According to the American College of Obstetricians and Gynecologists (ACOG), at least 85 percent of menstruating women have at least one symptom of pre-menstrual syndrome as part of their monthly cycle. What is PMS? It is a series of symptoms experienced usually one to two weeks before menstruation. Symptoms can be physical (e.g. bloating, food cravings, water retention, headaches) and/or psychological (e.g. irritability, fatigue, low self-esteem and depression).
Every woman experiences PMS differently. The frequency and intensity may also vary from month to month. Why some women experience PMS is not entirely understood, but nutritional habits, psychological and genetic makeup and brain chemicals (serotonin, endorphins), as well as hormone fluctuations (ratio of estrogen to progesterone), play important roles.
Let’s take a look at the symptoms and how you can beat them so you can feel like your normal self again.
Weight Gain and Bloating: Estrogen levels rise in the days before your period, which can lead to the production of hormones that promote water and salt retention. Many women report weight gain of several pounds. Don’t worry, it’s just water weight and in only a matter of days the bloating will disappear. Changes in your diet, which will be addressed later, can reduce the bloating and water retention.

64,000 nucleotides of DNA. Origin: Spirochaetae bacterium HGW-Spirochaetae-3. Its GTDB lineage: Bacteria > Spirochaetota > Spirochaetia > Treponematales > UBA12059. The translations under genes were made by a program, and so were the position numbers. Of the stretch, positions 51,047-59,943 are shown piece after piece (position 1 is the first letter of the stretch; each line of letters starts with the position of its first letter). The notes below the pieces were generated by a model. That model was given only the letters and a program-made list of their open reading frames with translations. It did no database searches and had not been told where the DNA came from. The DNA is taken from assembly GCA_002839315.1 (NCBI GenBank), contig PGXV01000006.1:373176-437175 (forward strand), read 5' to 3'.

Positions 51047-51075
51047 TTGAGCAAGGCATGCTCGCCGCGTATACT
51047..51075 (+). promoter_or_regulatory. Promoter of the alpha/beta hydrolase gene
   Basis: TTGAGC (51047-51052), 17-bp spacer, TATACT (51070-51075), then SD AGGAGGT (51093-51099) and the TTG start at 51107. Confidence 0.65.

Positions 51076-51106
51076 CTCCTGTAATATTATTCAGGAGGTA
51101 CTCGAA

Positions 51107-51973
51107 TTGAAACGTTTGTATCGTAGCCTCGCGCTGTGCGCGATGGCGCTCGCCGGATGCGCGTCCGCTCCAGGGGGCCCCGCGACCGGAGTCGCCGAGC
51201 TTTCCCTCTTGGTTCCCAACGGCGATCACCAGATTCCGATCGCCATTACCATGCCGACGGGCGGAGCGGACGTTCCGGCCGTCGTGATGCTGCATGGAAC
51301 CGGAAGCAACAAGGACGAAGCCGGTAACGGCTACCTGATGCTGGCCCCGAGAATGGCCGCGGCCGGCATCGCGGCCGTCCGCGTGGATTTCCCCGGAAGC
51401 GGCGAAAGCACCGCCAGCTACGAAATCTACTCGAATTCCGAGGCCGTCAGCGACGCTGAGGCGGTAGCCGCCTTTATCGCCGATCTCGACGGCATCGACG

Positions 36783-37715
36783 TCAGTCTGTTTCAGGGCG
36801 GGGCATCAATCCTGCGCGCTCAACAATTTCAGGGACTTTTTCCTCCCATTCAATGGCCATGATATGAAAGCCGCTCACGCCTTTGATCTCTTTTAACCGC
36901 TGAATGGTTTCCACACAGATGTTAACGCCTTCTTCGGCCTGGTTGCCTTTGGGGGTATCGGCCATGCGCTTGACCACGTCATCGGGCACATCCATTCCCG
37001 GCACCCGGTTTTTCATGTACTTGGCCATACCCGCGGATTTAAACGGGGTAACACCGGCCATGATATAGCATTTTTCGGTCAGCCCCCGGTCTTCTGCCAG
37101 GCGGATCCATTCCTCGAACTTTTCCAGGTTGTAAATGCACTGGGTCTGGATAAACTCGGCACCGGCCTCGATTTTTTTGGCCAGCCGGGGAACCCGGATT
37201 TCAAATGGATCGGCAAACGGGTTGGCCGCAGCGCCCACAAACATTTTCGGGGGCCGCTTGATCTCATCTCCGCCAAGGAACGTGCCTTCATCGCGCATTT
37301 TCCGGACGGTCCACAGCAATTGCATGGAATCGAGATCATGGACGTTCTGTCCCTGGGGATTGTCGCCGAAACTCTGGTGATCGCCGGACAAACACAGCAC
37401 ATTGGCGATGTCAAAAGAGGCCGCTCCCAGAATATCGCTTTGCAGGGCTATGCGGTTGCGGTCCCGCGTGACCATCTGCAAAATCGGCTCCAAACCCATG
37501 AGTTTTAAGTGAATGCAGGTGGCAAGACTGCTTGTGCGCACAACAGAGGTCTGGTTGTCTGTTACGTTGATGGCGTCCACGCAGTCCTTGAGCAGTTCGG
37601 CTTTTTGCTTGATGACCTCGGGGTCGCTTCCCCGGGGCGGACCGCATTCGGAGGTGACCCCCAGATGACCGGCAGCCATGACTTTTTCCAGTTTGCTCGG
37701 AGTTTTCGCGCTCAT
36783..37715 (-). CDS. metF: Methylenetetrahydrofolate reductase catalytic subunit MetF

Cravings: Estrogen also promotes a drop in your blood sugar level. So, don’t be surprised if your food cravings drive you to make late-night trips to the vending machine for cookies or chocolate. Luckily, an increase in metabolism also occurs seven to 10 days prior to menstruation, which can help offset some of the extra food intake. During this time, your body may burn as many as 100-300 calories more per day.
Irritability and Fatigue: Estrogen has been linked to increased brain activity, which can result in headaches, migraines, moodiness and fatigue. You may also feel more vulnerable and hypersensitive to things you might normally brush off.
The difference between you being a cranky, unbearable roommate or your normal cool self has much to do with what you eat. Here’s how to adapt your diet:
Being physically active reduces cramping and helps you manage the psychological impact of feeling out of sorts. Taking a 30-minute walk or participating in a yoga class can relieve tension and stress. Exercise also boosts your mood due to the production of endorphins, your body’s natural antidepressants.
Some women are affected so severely by PMS that they have a difficult time going about their daily tasks. If your symptoms are debilitating, don’t hesitate to contact your campus nurse or primary care physician and get a physical checkup. You want to rule out any medical issues that may contribute to your symptoms.